As I said, this is not meant to be sad, I’m just interested – and if it bothers you a lot, think of it as if you’re reading what I’d choose if I was on ‘Desert Island Discs’.

The thing is I LOVE music … and yes, Queen is definitely music … however there’s so many pieces that mean something to me that the thought of getting it down to 3 or 4 tracks is incredibly difficult.

Then there’s the issue of whether I’d want people to feel happy or sad.

As much as I like the idea of the 3 people at my funeral having a positive experience [putting aside the fact that me being dead might be the happiest news they’ve had in decades] I have to say there is a part of me that wants every fucker in the place to be as depressed as can be and basically make them feel sadder than sad that I’ve gone.

The only song I definitely know I want played is Queen’s ‘Melancholy Blues‘.

Yes it’s depressing – but it’s not why I want that song, it’s because I love it – I love it’s simple, late-night, smoky little bar feel and without doubt, that makes the final cut.

The other song that is a distinct possibility is Whitesnake’s ‘We Wish You Well‘.

Again, it’s a bit depressing – but that’s not why I want it either.

On one hand I like the fact the lyrics are basically what I would like to say to everyone who is left behind, however the main reason is because it has the most naff 80’s rocktastic chorus you’ve ever heard and I know it would make people smile because it would remind them I liked some pap in my time.

Still not sure about the other song.

At the moment Jet’s ‘Lazy Gun‘, Prince’s ‘Purple Rain‘, Europe’s ‘The Final Countdown‘ and Van Halen’s ‘Jump‘ are all in consideration.

Jet – simply because it will make you nod your head whether you like it or not, Prince because I absolutely adore that song and Europe/Van Halen just because they’re both completely and utterly ridiculous and even though I’m not exactly the biggest fan of either of those songs – and they certainly don’t have any major significance in my life – I do find the idea of them played at a funeral very, very funny.

There is another option which is Opera singer Tebaldi’s version of ‘O Mio Babbino Caro‘ – simply because that’s something that we had played at my Dad’s funeral – however it’s all a bit of a minefield at the moment so in reality, I have no idea what will fill those other 1 or 2 places by the time the time comes.

Which I do hope is a bloody long way away I should add.

So to wrap up – and basically spread the misery – if you had to choose 3 or 4 songs for your funeral that you would like to be defined by … what would they be and what message would you hope the people at your service would get from them?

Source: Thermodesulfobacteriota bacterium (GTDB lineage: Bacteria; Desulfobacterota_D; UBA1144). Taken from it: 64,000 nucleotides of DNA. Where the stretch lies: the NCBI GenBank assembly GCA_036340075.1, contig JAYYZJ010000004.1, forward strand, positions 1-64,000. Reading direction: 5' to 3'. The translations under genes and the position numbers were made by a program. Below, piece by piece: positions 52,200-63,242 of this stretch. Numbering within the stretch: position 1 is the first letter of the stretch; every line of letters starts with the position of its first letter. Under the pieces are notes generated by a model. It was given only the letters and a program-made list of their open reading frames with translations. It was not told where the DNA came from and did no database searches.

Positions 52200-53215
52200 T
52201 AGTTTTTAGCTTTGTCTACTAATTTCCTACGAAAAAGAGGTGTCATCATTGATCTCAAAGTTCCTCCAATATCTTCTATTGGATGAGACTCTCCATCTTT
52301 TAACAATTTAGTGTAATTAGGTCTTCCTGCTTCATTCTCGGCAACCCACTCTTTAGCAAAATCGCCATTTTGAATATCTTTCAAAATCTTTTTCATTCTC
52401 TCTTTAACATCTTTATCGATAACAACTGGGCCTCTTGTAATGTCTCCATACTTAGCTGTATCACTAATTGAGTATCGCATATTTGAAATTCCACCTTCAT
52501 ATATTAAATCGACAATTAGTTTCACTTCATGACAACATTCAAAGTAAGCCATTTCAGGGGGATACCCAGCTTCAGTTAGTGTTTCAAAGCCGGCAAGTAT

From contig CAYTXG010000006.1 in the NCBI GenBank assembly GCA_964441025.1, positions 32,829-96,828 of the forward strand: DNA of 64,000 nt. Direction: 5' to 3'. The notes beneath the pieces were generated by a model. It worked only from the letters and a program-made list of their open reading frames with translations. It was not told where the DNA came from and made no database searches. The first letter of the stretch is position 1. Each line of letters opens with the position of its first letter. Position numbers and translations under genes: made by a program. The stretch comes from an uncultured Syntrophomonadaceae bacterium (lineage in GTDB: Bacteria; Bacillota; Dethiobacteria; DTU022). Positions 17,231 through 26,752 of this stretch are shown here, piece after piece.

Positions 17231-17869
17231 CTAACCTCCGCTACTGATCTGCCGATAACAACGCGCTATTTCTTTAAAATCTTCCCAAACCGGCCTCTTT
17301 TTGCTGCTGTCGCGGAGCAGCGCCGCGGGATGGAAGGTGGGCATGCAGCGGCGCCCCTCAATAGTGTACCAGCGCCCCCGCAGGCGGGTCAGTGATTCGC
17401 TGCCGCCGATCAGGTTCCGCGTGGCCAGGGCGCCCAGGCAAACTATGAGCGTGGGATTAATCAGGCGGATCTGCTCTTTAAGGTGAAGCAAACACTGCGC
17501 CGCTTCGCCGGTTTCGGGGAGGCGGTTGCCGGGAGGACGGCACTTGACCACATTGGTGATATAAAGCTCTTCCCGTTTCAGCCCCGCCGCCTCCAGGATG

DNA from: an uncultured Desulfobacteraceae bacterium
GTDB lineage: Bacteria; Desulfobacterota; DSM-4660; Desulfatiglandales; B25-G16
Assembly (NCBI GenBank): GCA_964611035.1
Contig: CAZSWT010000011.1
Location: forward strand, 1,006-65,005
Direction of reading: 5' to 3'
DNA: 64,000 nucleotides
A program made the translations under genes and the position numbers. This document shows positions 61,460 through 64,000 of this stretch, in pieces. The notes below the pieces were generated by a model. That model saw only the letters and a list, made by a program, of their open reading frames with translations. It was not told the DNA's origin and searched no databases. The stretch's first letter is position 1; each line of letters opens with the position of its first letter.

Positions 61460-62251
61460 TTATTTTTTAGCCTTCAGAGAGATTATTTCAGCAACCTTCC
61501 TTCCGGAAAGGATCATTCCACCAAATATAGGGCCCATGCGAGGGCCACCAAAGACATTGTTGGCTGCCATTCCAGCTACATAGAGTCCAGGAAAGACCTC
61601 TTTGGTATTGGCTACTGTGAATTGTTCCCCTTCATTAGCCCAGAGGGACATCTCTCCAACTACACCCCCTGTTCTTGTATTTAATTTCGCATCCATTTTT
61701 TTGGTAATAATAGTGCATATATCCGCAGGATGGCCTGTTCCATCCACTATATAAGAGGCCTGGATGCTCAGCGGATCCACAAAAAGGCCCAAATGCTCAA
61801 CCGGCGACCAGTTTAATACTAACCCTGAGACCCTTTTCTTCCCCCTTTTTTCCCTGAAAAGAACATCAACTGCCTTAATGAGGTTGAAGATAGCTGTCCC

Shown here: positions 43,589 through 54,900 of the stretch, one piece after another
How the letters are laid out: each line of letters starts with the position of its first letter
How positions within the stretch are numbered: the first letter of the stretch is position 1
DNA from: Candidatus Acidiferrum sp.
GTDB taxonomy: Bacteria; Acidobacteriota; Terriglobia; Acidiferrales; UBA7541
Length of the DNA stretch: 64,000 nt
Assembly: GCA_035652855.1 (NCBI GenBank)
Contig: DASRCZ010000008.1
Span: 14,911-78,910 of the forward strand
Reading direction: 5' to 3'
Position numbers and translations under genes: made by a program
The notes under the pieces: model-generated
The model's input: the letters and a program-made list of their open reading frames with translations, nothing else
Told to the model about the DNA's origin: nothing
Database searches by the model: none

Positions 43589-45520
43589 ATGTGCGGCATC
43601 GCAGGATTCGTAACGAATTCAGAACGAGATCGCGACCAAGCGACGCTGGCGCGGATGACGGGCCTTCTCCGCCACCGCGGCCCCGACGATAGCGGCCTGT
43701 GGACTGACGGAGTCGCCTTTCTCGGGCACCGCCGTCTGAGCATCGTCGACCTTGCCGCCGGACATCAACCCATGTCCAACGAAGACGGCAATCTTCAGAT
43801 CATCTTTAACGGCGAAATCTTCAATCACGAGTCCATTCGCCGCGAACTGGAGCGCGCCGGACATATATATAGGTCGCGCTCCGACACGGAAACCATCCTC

Go on, humour me and I promise after this I’ll try and be a bit more positive for tomorrow.

PS: This post was not paid for by the manufacturers of Prozac, but I might try and hit them for a kickback because their sales are definitely going to be going up after this.

Eyes Wide Open …
March 23, 2011, 6:13 am
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One of the things that always surprises me is how often people go into a meeting without any background information on the person they’re seeing.

I’m not just talking about their professional history, but also their personal beliefs, interests and views.

At cynic, prior to meeting any new client/colleague, we used to send a “getting to know you” questionaire that asked such things as:

Favourite film?
Most overrated film?

Favourite book?
What was the last book you read?

Favourite comedian?

Favourite music?
Favourite sport/team?

Favourite television show?
Program you feel sick about as soon as you hear the theme song?

Best meal you’ve ever had?
What food makes you ill?

Favourite memory?
What is your guilty passion?

Favourite gadget?
Your kids favourite toy?

Favourite brand?
Favourite ad?

Note nothing about their work or professional life, all about them.

What’s amazing is how open people were to answering this stuff.

Sure, some obviously gave responses that were designed to make them look clever/witty/sophisticated, but in the main, they were pretty honest with their answers and what that allowed us to do was not only get a better take on who they were, but also what made them tick.

You see while the questions were fairly broad, they had been designed [the ones above are only meant as a taste of what we did, they’re not the actual, final list] to give us a better idea of how to approach working with them.

Depending on their answers, we would know whether they were more functional or a more emotional kind of person.

We’d get an idea if they were favoured more image based, fact orientated or storyline focused communication.

We’d understand if they were a follower of more traditional values or had a more liberal view of the World.

We’d find out if they were egotists or open to learning.

In short, we would have a bunch of information that allowed us know what buttons of theirs we had to press to increase the odds of us getting the ideas/work we believed in most, to get through – even if on first impression, they flied in the face of what they normally went for – and whilst it didn’t always work, it definitely helped us forge better relations with our clients and so the next time you go in to a meeting, don’t think you’re going to be able to dazzle them with your wit, charm, intelligence and good looks … put in a bit of homework and before you know it, you might find you’re being given opportunities – or getting things approved – that you thought would never happen.

This isn’t about being sycophantic or only doing what the client wants, it’s about building trust … and while that ultimately takes time to achieve properly [not to mention a continuous run of positive interactions] … knowing how to understand, respond and communicate to your client [to get the best possible outcome] ultimately collapses the time it takes for that to happen and speeds up the process to do the things – or get the opportunities – you are the most excited by.